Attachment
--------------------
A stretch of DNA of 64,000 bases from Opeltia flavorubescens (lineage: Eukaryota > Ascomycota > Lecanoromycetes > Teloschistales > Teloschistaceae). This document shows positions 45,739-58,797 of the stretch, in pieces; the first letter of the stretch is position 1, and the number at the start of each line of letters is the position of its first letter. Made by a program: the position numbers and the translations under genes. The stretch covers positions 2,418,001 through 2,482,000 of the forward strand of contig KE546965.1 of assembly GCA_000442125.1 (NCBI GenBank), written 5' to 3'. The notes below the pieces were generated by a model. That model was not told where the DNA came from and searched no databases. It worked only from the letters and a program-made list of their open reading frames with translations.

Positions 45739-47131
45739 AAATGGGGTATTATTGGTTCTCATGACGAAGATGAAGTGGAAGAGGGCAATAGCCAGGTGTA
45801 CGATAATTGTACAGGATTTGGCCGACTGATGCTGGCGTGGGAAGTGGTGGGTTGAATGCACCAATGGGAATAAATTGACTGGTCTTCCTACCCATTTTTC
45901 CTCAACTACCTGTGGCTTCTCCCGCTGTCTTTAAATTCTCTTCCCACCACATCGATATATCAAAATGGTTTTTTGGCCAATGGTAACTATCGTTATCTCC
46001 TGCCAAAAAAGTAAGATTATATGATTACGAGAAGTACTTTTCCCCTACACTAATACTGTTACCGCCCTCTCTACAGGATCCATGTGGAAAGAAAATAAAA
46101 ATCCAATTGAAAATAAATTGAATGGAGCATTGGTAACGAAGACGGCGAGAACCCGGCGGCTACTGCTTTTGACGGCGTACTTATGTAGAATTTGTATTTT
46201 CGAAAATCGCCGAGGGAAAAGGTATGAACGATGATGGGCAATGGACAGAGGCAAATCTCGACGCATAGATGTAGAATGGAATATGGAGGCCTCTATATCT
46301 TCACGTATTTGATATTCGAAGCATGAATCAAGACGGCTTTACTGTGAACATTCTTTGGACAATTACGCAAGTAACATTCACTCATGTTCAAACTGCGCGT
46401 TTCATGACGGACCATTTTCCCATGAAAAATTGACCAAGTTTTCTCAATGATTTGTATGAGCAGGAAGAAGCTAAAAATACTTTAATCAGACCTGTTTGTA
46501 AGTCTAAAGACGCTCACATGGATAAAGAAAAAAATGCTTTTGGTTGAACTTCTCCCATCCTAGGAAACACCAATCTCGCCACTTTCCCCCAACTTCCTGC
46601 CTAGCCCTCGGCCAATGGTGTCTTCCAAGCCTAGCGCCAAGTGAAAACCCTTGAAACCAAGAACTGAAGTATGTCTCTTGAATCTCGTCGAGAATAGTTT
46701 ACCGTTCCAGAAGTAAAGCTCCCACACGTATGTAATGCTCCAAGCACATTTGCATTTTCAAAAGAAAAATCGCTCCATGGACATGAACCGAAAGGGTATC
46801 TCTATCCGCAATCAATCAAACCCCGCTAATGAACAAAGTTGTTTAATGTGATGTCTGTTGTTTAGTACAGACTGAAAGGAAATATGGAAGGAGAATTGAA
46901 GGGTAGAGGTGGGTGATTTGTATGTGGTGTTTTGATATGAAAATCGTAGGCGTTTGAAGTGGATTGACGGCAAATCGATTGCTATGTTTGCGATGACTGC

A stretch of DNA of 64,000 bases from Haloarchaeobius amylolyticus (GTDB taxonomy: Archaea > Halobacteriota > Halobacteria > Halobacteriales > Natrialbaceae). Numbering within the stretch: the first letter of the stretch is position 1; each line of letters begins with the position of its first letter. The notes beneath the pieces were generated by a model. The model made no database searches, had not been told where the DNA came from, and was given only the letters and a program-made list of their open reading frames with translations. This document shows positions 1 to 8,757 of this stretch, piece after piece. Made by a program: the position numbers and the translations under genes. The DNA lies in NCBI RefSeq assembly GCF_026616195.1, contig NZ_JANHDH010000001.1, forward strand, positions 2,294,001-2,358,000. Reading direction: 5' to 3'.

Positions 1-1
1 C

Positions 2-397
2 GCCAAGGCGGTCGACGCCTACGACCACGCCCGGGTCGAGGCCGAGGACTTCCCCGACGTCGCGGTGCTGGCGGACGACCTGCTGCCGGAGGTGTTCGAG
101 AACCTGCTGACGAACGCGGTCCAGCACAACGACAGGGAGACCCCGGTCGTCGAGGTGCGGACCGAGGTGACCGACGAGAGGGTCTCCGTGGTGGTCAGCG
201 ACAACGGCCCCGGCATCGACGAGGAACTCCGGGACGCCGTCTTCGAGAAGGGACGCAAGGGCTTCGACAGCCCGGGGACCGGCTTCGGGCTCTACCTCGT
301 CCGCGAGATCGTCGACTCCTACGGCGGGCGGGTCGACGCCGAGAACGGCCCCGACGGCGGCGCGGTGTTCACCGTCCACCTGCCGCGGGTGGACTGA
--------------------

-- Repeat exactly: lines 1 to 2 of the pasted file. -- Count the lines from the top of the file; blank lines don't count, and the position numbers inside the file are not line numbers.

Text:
A stretch of DNA of 64,000 bases from Opeltia flavorubescens (lineage: Eukaryota > Ascomycota > Lecanoromycetes > Teloschistales > Teloschistaceae). This document shows positions 45,739-58,797 of the stretch, in pieces; the first letter of the stretch is position 1, and the number at the start of each line of letters is the position of its first letter. Made by a program: the position numbers and the translations under genes. The stretch covers positions 2,418,001 through 2,482,000 of the forward strand of contig KE546965.1 of assembly GCA_000442125.1 (NCBI GenBank), written 5' to 3'. The notes below the pieces were generated by a model. That model was not told where the DNA came from and searched no databases. It worked only from the letters and a program-made list of their open reading frames with translations.

Positions 45739-47131